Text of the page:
- Coastal areas – salt, dry fish, shell, and dyes.
Sea shells from both coastal areas were used as currency during the Preclassic. Later, cacao was used as a standard currency used in diverse commercial transactions. At the time of conquest, a well made cotton tunic or shirt in the main markets would sell for about 30-50 cacao beans. Gold was not used as valuable object until the Postclassic, but even then, 1 load of Jade was worth 4 loads of Gold.
Common characteristics of Mesoamerican culture
Calendrical systems"Head Variant" or "Patron Gods" glyphs for Maya days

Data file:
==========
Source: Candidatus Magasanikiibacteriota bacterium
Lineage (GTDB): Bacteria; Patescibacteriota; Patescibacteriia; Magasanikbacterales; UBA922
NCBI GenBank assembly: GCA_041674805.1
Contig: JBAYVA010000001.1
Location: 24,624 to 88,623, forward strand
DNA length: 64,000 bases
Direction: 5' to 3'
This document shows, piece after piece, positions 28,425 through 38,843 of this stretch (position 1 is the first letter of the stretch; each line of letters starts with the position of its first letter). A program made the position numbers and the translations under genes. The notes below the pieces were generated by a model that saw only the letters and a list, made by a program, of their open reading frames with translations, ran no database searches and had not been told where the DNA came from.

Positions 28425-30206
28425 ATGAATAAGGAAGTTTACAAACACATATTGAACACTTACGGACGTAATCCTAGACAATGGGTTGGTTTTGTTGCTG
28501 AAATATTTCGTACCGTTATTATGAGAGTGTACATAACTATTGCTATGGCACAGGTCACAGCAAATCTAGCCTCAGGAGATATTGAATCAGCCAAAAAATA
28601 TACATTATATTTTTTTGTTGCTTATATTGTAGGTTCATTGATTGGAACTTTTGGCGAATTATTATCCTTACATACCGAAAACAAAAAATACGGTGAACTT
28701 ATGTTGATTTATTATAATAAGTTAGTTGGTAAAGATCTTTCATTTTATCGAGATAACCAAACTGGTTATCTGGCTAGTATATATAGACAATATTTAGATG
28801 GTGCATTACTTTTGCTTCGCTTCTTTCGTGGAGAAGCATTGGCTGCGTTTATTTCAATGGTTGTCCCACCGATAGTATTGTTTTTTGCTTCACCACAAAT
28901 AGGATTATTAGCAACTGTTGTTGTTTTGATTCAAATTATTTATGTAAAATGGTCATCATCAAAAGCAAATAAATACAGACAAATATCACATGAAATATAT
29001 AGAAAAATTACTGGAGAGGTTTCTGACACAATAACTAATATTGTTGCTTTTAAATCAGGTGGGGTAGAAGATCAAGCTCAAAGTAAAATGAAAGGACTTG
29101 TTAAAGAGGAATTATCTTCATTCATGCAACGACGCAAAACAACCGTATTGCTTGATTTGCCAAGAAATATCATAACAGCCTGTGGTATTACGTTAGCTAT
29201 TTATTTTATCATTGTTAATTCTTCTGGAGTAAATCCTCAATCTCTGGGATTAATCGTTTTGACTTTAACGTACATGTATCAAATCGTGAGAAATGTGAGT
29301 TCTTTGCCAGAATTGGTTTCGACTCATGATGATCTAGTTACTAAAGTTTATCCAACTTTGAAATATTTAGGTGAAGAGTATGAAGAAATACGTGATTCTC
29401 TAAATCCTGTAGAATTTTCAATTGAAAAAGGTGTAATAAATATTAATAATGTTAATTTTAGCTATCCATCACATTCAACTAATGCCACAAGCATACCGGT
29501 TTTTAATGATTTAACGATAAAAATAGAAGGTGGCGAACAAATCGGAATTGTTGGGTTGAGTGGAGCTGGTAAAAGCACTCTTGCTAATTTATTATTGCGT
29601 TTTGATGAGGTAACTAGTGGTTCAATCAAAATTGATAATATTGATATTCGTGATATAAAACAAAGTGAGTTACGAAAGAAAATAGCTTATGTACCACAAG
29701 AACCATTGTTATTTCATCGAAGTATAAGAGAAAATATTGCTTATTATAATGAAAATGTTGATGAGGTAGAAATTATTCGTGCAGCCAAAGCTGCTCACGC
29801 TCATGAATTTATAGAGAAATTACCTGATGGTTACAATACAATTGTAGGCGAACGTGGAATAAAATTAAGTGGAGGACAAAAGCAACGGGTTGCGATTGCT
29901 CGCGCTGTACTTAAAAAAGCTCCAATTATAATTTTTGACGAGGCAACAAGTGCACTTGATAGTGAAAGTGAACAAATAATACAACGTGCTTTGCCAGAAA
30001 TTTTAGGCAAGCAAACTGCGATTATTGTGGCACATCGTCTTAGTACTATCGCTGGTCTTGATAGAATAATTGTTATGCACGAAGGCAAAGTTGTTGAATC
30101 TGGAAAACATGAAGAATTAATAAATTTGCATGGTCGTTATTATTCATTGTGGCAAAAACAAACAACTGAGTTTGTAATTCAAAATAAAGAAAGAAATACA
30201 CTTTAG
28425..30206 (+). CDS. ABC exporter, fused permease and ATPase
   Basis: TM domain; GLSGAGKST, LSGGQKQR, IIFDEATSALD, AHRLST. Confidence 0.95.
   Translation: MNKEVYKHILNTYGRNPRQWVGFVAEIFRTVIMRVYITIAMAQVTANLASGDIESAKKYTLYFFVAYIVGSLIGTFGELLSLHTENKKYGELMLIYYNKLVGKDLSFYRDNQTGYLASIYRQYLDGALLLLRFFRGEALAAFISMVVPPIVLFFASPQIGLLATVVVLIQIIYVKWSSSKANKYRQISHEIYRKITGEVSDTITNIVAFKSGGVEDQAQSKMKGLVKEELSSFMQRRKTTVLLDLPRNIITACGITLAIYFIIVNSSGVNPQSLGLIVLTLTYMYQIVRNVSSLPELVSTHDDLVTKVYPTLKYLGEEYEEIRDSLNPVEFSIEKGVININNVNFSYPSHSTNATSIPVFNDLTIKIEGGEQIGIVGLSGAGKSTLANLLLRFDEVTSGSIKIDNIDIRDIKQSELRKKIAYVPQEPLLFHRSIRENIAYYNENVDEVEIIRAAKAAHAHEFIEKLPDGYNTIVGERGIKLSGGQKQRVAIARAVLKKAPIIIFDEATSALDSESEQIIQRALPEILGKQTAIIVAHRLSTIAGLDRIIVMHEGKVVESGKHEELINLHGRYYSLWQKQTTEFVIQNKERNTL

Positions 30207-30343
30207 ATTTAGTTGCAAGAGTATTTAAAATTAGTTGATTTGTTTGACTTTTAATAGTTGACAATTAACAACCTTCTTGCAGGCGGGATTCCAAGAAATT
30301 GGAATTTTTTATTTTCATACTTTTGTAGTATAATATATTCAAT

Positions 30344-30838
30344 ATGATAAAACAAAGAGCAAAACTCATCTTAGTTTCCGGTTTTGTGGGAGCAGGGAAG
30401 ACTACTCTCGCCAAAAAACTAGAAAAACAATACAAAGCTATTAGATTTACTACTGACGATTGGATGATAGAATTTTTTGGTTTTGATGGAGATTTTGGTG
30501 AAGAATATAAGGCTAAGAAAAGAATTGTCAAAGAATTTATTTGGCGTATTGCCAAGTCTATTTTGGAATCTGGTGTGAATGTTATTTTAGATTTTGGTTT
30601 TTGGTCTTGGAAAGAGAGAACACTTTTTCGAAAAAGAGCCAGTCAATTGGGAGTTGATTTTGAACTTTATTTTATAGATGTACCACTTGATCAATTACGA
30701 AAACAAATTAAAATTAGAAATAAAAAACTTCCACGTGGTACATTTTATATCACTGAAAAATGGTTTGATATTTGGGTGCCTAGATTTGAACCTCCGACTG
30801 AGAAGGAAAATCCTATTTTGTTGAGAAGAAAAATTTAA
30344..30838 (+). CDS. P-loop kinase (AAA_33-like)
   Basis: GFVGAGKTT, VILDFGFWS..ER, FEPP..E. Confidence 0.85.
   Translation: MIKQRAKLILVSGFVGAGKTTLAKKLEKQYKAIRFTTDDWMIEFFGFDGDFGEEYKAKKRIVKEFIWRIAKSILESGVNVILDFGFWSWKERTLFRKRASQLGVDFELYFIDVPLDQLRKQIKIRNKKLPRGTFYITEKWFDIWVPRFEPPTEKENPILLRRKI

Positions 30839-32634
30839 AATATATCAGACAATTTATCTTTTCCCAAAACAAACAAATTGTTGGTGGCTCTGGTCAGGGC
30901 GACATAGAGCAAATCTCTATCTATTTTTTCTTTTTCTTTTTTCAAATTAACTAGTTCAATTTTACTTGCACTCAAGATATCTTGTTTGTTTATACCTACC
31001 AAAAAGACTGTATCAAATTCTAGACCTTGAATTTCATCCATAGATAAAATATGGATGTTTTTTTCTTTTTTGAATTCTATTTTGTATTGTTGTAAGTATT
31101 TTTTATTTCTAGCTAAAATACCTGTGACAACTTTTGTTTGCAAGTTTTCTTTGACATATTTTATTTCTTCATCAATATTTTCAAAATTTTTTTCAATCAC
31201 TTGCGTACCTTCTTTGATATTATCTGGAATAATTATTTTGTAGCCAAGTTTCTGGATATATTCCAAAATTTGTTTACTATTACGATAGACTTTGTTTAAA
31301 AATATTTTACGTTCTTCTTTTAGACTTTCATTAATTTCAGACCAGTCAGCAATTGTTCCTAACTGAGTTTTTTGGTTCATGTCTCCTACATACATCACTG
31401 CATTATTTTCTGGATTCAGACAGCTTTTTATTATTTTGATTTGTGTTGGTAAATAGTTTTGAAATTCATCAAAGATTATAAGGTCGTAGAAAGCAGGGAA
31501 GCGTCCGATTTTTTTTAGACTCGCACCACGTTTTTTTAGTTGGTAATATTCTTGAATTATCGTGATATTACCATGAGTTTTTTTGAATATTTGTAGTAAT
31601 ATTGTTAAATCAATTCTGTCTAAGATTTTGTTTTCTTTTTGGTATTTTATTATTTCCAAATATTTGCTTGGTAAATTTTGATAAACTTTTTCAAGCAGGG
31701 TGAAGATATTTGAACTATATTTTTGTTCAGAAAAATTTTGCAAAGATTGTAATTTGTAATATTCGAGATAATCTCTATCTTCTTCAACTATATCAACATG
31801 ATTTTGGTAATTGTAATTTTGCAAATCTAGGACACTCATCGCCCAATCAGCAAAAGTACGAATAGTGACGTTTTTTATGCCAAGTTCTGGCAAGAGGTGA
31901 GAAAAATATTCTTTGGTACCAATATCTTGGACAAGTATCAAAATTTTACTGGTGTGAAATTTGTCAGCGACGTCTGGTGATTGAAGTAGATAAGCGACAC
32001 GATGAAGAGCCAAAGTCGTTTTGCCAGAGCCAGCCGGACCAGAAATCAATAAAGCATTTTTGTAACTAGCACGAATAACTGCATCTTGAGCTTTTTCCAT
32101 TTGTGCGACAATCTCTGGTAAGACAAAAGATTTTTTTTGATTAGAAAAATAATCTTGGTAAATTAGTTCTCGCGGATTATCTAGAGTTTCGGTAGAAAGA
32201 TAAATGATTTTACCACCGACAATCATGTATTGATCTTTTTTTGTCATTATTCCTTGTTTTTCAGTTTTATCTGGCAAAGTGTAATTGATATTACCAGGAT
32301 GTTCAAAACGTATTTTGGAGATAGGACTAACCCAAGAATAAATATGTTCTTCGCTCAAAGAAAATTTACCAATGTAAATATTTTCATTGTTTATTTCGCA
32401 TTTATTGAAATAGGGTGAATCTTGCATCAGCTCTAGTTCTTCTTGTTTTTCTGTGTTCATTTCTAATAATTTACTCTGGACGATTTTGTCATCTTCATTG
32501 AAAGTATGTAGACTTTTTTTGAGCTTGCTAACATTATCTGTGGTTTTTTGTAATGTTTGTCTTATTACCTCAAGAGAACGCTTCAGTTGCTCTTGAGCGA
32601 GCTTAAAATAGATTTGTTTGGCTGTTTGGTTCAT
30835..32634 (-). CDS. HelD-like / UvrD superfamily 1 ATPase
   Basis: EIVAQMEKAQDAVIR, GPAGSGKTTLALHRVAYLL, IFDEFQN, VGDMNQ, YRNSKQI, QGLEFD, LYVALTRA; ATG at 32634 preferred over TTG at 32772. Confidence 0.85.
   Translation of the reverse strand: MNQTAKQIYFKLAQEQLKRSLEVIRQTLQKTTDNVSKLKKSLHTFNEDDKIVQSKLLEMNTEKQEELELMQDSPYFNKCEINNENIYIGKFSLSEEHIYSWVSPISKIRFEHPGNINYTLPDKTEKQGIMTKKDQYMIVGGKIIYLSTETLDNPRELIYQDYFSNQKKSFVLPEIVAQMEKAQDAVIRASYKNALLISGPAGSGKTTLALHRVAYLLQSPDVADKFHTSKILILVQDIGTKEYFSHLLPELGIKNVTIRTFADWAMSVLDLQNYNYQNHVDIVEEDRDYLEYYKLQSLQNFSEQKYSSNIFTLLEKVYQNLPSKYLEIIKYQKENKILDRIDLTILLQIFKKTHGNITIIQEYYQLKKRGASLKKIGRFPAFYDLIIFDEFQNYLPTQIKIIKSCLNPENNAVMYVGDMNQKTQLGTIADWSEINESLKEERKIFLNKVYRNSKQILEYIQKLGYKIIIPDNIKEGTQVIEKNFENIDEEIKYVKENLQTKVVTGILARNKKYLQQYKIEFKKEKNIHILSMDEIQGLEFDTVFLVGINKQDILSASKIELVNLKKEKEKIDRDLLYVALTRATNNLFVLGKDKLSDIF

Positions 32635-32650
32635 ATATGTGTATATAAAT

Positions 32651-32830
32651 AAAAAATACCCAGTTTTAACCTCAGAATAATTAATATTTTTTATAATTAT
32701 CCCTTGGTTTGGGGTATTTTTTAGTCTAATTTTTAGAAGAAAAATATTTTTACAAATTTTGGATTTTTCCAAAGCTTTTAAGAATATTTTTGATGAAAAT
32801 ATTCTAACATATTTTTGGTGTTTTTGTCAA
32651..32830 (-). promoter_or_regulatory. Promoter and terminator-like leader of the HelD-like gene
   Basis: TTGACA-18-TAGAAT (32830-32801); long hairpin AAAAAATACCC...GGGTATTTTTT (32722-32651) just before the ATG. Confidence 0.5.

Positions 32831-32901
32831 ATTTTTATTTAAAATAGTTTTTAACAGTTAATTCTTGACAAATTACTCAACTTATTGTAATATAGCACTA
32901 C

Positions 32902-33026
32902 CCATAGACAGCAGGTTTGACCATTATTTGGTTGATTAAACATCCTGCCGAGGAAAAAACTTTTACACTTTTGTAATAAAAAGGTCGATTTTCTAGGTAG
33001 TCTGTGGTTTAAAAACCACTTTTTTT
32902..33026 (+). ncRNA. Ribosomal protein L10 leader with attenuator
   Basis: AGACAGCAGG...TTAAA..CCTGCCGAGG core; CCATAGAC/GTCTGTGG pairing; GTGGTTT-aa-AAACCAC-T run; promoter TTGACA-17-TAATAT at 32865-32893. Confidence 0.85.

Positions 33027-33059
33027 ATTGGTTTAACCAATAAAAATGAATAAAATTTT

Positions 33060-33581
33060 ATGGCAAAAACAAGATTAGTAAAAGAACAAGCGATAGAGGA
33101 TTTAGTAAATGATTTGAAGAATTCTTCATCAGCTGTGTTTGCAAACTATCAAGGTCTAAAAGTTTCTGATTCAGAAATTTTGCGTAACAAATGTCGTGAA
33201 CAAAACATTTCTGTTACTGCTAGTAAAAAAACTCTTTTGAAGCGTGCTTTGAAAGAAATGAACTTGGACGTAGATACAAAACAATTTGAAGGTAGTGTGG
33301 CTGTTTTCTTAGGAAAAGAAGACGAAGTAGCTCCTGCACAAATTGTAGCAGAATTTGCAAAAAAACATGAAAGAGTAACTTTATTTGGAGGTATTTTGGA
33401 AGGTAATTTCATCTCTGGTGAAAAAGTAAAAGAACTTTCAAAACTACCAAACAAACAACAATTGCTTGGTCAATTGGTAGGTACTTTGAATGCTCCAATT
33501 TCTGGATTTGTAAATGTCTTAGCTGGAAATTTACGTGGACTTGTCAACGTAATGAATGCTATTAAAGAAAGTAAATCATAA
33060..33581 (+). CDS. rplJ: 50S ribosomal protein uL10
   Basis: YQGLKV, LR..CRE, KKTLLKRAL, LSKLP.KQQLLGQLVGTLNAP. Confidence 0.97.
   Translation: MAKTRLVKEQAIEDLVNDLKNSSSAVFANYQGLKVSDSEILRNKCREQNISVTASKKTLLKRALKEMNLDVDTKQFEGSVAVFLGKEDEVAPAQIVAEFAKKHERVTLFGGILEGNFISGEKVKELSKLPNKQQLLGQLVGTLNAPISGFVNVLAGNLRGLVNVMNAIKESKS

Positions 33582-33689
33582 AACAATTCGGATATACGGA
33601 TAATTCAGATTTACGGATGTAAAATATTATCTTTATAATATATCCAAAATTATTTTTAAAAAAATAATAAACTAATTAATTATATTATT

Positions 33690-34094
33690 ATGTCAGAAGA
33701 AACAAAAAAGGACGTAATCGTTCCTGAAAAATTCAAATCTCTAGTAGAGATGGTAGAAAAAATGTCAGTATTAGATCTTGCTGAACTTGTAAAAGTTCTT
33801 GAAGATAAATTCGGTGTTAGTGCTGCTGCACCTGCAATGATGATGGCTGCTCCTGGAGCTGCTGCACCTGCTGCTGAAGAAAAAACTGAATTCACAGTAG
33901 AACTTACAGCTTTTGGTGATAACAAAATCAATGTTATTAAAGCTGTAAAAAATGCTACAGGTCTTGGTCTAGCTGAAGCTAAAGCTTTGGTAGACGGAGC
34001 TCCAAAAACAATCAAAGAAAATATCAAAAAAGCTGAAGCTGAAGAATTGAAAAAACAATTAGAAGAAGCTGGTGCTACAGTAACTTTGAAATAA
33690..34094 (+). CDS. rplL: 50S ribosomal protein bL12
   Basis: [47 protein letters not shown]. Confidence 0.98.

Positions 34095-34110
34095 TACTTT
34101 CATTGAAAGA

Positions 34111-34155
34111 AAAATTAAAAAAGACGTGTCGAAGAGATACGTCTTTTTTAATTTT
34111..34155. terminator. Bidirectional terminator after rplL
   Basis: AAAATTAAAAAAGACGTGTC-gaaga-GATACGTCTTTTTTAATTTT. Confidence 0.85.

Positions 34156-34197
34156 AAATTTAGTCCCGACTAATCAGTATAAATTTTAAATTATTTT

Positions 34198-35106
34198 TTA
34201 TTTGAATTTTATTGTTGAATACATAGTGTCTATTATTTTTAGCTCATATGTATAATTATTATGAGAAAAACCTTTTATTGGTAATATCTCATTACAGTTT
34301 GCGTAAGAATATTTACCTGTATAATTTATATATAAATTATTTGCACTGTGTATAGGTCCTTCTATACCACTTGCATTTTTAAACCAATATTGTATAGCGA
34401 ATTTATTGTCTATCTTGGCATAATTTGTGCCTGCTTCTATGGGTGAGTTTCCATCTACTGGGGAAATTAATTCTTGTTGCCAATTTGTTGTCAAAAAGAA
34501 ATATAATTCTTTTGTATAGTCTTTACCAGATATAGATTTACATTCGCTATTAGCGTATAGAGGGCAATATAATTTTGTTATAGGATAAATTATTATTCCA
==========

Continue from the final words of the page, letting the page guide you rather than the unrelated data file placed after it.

For agriculturally-based people, historically the year has been divided into four seasons. These included the two solstices and the two equinoxes which could be thought of as the four "directional pillars" that support the year. These four times of the year were, and still are, considered important as they indicate seasonal changes which obviously had a direct impact on the lives of an agricultural society. In the case of the agricultural Maya, the seasonal markers were avidly watched and duly recorded. They prepared almanacs recording past and recent solar and lunar eclipses, the phases of the moon, the periods of Venus and Mars, the movements of various other planets, and conjunctions of celestial bodies. These almanacs also made future predictions concerning celestial events. These tables are highly accurate and indicate a significant level of knowledge among Mesoamerica astronomers. PDF (46.8 KiB)